The way the light sources illuminate the display panel over time, is in principle a free choice. The driving of the display panel can be combined with the way the light sources illuminate the panel in order to form, for example, a flashing backlight display, a scanning backlight display or a scrolling color display. In a scrolling color display both light sources illuminate different portions of the display panel simultaneously.
Color break-up may occur for color sequential display devices in case distinct primary colors are sequenced. In case an image composed of a moving object with a bright, unsaturated colour is displayed, coloured contours become visible to an observer due to the time sequential appearance of the primary colors. For example, a bright, white object has equal and relatively large contributions of each of the primary colors. In case the eye of the observer watching the display, tracks the motion of the object, and the contributions of the subframes are not motion compensated for the time instance at which they are displayed, the contributions of the subframes become separately visible, and cause the contouring.
In order to reduce color break-up the spectra of the light sources are selected that bright, unsaturated colours can be made with each of the spectra; i.e. with each of the spectra one has the ability to make white, or to come close to making white. With additional video processing, it is possible to select the grey levels Vi,j such that a minimum perceived difference is obtained in two subsequent subframes. One way to do this is to try to achieve the closest possible luminance and colour in each the subframes, i.e., for any combination of subframes j and k, to optimise:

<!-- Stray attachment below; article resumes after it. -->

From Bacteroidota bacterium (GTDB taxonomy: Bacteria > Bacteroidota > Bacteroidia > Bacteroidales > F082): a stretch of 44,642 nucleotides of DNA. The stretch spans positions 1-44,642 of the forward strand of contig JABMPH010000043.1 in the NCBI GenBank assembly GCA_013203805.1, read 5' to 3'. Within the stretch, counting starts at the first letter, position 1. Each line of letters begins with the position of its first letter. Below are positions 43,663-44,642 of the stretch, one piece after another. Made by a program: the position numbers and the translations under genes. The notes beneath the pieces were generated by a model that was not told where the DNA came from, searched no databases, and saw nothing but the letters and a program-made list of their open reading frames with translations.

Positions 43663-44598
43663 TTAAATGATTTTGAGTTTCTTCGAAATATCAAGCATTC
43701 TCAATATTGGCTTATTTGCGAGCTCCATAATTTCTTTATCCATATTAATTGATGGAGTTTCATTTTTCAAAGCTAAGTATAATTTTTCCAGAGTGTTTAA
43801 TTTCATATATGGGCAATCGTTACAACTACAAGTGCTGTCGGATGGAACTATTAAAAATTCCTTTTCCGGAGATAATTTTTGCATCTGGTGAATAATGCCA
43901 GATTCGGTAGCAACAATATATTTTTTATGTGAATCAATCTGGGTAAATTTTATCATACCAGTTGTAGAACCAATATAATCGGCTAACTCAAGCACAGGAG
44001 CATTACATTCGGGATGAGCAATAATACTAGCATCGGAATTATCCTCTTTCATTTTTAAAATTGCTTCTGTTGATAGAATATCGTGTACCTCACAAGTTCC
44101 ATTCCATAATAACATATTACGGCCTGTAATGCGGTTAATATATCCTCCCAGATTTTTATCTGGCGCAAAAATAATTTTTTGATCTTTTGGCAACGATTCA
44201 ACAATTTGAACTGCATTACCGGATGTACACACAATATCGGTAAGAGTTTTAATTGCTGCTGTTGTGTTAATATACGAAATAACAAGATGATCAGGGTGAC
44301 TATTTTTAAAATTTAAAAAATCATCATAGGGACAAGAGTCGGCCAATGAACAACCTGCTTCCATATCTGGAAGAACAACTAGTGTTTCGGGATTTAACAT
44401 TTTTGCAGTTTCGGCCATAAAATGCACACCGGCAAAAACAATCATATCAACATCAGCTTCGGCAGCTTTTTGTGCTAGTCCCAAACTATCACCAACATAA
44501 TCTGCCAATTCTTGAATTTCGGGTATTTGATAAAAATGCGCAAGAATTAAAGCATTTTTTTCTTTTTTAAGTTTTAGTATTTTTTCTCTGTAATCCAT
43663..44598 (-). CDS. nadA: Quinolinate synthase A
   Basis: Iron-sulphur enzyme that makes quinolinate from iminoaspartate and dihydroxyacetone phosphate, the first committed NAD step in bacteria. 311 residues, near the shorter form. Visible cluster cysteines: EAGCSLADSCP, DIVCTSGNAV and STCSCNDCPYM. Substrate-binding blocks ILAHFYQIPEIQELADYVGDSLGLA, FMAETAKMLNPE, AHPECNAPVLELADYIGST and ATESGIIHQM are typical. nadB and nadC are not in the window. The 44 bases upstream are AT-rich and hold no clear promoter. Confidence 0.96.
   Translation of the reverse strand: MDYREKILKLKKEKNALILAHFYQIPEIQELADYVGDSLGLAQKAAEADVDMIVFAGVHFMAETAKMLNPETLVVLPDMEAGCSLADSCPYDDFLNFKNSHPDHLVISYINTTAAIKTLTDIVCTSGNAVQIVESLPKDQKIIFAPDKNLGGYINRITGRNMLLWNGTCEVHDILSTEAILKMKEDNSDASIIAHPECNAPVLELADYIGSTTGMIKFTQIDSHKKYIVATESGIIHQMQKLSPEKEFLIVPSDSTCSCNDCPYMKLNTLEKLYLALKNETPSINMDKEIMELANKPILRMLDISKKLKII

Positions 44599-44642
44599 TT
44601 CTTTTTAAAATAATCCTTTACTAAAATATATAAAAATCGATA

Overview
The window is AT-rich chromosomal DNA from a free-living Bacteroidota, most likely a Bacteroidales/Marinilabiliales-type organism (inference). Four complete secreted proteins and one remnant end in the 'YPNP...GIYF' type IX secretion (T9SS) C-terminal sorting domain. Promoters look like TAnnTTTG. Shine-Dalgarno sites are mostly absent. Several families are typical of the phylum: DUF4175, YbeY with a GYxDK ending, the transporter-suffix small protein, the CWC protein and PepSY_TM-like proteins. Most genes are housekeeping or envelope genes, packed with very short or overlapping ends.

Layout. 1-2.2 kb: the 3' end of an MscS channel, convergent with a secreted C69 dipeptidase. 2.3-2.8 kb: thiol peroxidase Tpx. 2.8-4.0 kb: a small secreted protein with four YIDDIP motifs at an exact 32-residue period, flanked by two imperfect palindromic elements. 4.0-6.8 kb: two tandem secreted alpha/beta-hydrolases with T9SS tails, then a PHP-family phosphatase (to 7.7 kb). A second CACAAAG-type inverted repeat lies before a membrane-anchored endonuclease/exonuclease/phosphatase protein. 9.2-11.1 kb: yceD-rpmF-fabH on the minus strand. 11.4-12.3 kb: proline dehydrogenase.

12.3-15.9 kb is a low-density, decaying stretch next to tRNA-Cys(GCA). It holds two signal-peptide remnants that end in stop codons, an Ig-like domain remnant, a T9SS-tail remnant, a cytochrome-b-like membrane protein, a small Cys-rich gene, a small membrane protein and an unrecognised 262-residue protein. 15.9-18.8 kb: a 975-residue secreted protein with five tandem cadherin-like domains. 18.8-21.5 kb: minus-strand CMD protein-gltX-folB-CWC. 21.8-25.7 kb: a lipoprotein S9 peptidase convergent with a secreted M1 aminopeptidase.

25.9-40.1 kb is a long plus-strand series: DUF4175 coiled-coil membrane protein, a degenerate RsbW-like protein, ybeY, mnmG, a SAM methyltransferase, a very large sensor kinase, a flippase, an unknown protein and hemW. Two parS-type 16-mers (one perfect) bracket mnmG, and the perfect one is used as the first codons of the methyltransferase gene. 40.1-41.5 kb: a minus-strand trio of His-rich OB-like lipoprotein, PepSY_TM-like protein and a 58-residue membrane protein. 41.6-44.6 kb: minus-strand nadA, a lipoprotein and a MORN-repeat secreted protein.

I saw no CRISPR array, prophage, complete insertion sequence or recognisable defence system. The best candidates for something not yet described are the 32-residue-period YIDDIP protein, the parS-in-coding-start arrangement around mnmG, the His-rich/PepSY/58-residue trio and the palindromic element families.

where the function F can be the perceived luminance, chrominance, or combination of both.
The first filter having a transmission spectrum Tx transmits blue in subframe 1 and cyan in subframe 2. Likewise, the second filter having a transmission spectrum Ty transmits yellow in subframe 1 and red in subframe 2. Bright, unsaturated colours, close to the white point, can be made with both spectra of the light sources. The backlight 79 comprises for example separately selectable LEDs 71,72. In this embodiment, the color filters 73,74 absorb only half of the light, instead of two-thirds for an RGB solution. This is an increase of 50% in brightness. Furthermore, the colour filters 73,74 is also the most expensive part in direct view LCD, so a reduction of colour filters may result in cost savings.
In this display device 77 only two sub-pixels 75,76 per pixel are needed. This can be used to increase pixel aperture resulting higher brightness or to increase resolution resulting in lower visibility of the pixel structure.
The gamut of the four primary colors obtainable with this display device is shown in
The display device related to figure
In a second subframe T2 the controller 78 selects the light source LS2 emitting light with a spectrum with cyan and red peaks C,R, the corresponding filters B/C, YR and Y/R, B/C relates to the sub pixels of the displays. The combination of light source LS2 and the filter configuration yields the cyan and red light primary colors LC,LR. This color filter arrangement allows for sub-pixel accurate resolution of white/black lines in both directions.
Experiments have shown that luminance flicker could not be perceived at a 75 Hz subframe rate.
A further embodiment is presented with relation to
In a second subframe T2 the controller 78 selects the light source LS2 able to light with a spectrum with a green peaks G1 .The combination of light source LS2 and the filter configuration yields the green primary color LG1.
This arrangement uses wide overlapping colour filters that both transmit green. In only one of the consecutive subframes the backlight generates green, which transmitted through both sub pixels at the same time.